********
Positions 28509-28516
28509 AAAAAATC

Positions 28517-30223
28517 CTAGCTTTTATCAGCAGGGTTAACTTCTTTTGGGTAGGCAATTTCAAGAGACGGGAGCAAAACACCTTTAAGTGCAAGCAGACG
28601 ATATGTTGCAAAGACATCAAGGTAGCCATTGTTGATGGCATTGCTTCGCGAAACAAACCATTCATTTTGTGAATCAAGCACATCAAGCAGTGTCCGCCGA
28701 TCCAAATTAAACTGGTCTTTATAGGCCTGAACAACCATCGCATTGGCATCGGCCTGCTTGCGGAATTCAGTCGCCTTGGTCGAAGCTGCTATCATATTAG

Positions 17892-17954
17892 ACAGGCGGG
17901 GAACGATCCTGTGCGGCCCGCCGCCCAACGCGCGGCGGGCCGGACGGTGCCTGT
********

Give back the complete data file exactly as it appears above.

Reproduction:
Positions 28509-28516
28509 AAAAAATC

Positions 28517-30223
28517 CTAGCTTTTATCAGCAGGGTTAACTTCTTTTGGGTAGGCAATTTCAAGAGACGGGAGCAAAACACCTTTAAGTGCAAGCAGACG
28601 ATATGTTGCAAAGACATCAAGGTAGCCATTGTTGATGGCATTGCTTCGCGAAACAAACCATTCATTTTGTGAATCAAGCACATCAAGCAGTGTCCGCCGA
28701 TCCAAATTAAACTGGTCTTTATAGGCCTGAACAACCATCGCATTGGCATCGGCCTGCTTGCGGAATTCAGTCGCCTTGGTCGAAGCTGCTATCATATTAG

Positions 17892-17954
17892 ACAGGCGGG
17901 GAACGATCCTGTGCGGCCCGCCGCCCAACGCGCGGCGGGCCGGACGGTGCCTGT